A Home in Sydney Exhibits Relaxed Luxury

Australian interior designer Greg Natale’s name is synonymous with luxury and opulence.

However, at first glance, this eye-catching art deco-inspired residence in Sydney’s stylish Rose Bay suburb appears to eschew his trademark flourish of colour and pattern in favour of a quiet yet considered minimalism.

Interior designer Greg Natale

Appearances can be deceptive, though, and closer inspection reveals Greg’s signature style is not only present, but pervasive, infused through sumptuous details and timeless touches. The grace of the property comes not from its illustrious heritage but from its exceptional architectural design, as, contrary to first impressions, it is actually a new structure that’s been carefully realised to harmonise with the neighbourhood’s historic aesthetic.

The home’s stately exterior

“We really wanted to make sure this home stood on its own two feet, but it also had to appear as though it had always been there,” explains Greg. “While this was a new build and the opportunity to make a grand gesture presented itself – a clean slate of sorts – there was also a responsibility to the site, the community and the property owners to create a home that would stand the test of time, and, in offering all the amenities and luxury of a new family home, still paid its dues to the deco style found from Rose Bay to nearby Bondi Beach.”

The entrance hallway; an art deco-inspired aesthetic flows throughout the home, visually connecting the striking abode to its historic locale and evoking a sense of timeless elegance within.
An outdoor area for entertaining and hosting get-togethers

Externally, this was achieved through a flat roof and precise horizontal lines that wind their way around the home’s gentle, rounded corners. “Keeping the colour of the building a crisp white afforded the architectural elements the opportunity to subtly project and become important, but not dominate,” Greg adds. “The owners’ primary request was to have a house that looked like it had always been there. As keen entertainers with a growing family, it had to offer a wide range of entertaining options and it had to offer a relaxed take on luxury.”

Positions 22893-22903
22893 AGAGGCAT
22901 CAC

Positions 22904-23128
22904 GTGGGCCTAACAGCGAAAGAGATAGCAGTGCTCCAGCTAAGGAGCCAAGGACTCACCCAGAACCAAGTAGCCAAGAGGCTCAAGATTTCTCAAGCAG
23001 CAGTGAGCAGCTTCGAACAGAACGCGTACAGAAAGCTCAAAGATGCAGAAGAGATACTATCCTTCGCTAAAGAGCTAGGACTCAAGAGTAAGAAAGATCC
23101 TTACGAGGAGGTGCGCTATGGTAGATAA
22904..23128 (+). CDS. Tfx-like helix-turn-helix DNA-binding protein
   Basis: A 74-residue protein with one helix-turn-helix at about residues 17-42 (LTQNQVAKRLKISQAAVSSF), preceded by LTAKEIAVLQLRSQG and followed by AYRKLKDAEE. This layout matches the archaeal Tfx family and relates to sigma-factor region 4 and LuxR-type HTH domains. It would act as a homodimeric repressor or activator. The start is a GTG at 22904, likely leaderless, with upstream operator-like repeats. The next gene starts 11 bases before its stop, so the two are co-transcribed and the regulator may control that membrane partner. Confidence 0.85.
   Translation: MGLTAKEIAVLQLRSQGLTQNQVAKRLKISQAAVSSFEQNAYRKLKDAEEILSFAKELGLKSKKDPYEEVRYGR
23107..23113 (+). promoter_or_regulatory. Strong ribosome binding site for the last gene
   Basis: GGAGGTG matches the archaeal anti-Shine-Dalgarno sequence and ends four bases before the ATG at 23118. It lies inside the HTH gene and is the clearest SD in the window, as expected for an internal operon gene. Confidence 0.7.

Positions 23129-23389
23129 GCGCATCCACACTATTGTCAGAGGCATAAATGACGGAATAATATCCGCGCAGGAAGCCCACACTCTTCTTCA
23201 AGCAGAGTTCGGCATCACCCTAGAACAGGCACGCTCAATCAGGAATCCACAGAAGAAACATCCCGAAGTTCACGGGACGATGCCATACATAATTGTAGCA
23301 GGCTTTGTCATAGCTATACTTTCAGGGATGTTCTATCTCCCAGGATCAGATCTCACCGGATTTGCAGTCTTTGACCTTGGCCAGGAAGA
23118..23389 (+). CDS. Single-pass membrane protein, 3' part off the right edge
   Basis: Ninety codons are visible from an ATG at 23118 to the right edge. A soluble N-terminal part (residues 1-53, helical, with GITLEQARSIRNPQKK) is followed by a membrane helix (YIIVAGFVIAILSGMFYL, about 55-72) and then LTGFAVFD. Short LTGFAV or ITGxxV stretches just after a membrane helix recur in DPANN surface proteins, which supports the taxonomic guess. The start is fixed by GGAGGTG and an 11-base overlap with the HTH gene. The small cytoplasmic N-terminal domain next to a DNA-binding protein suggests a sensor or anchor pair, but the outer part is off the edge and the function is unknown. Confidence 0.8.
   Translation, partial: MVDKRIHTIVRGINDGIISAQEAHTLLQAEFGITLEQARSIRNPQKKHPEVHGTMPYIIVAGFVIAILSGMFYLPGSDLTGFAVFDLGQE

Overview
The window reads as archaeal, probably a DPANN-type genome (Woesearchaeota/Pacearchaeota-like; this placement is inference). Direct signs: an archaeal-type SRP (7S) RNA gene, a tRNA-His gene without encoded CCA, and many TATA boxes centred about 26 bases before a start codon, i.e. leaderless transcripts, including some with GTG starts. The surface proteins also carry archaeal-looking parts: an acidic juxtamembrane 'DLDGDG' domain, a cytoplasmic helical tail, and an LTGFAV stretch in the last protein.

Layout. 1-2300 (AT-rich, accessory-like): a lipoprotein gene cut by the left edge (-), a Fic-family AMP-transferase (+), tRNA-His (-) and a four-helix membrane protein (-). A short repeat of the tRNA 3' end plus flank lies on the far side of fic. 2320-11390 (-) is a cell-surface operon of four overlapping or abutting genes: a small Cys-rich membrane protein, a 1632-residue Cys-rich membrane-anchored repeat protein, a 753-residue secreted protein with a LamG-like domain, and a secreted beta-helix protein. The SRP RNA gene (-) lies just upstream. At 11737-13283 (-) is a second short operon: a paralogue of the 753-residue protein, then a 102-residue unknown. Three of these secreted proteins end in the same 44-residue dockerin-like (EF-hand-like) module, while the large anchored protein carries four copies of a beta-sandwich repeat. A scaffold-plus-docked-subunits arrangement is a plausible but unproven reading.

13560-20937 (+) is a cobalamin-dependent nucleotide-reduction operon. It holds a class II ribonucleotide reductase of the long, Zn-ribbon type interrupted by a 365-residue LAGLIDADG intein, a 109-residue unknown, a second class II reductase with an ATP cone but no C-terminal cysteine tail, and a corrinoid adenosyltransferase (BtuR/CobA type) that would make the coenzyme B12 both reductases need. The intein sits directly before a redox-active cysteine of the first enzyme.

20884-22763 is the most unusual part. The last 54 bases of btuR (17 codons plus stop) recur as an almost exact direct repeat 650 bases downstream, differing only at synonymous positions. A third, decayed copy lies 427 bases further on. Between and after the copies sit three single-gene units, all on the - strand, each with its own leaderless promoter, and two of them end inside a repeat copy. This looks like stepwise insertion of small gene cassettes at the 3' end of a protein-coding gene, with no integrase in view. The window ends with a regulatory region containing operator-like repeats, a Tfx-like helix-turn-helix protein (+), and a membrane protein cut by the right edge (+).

The master bedroom elevates shades of blue and grey to indulgent levels of luxury, encouraging relaxation
Curved edges contrast with masculine pieces of furniture

To achieve this, Greg gave the inside much the same treatment as the outside, with smooth edges and brilliant white leading the way for a lavishly laid-back atmosphere. Greg infuses geometric patterns and organic motifs throughout, adding character, texture and a sense of history to this family home. One of the most visually arresting areas is the entrance hallway, where architectural moments attain sculptural status. Says Greg, “The round coffered ceiling echoes the round rug beneath it, but the detail in the custom rug is quite geometric and angular. It creates a nice visual tension on arrival.”

Rigorous and angular wood panelling and ceiling details contrast and complement the sinuous curves of the walls and select appointments in the formal lounge and living room

The formal lounge is one of few rooms – the study and bedrooms among them – that supplants white as the principal tone. Instead, Greg turned to one of his own designs, the subtle yet graphic Iota wallpaper, to offset the rigorous nature of the joinery and panelling and to imbue the generous space with a casually composed yet always elegant appeal.

A monochrome palette allows architectural elements to take on a geometric, almost scuptural status
The well-stocked wine cellar is another of the home’s more surprising spaces, along with a cinema
Soothing tones and rich textures appoint the dressing room

“The home exudes a relaxed luxury,” says the designer, citing classical gestures such as the ceiling work and the abode’s dedication to scale and to fluency as emblematic of this handsome, almost rhythmic, aesthetic. No area is this timeless, understated majesty better realised than in the spectacular, sweeping staircase that resembles a ribbon in its fluidity and the way that it unites all architectural elements – interior and exterior – of the residence. “I love the staircase,” says Greg. “I think it really ties all the characteristics of the house together in one sweeping act. It is decorative and beautiful, but it is also very robust and serves to anchor the house’s interior.”


A version of this article originally appeared in our September 2017 issue. 

Photography by Anson Smart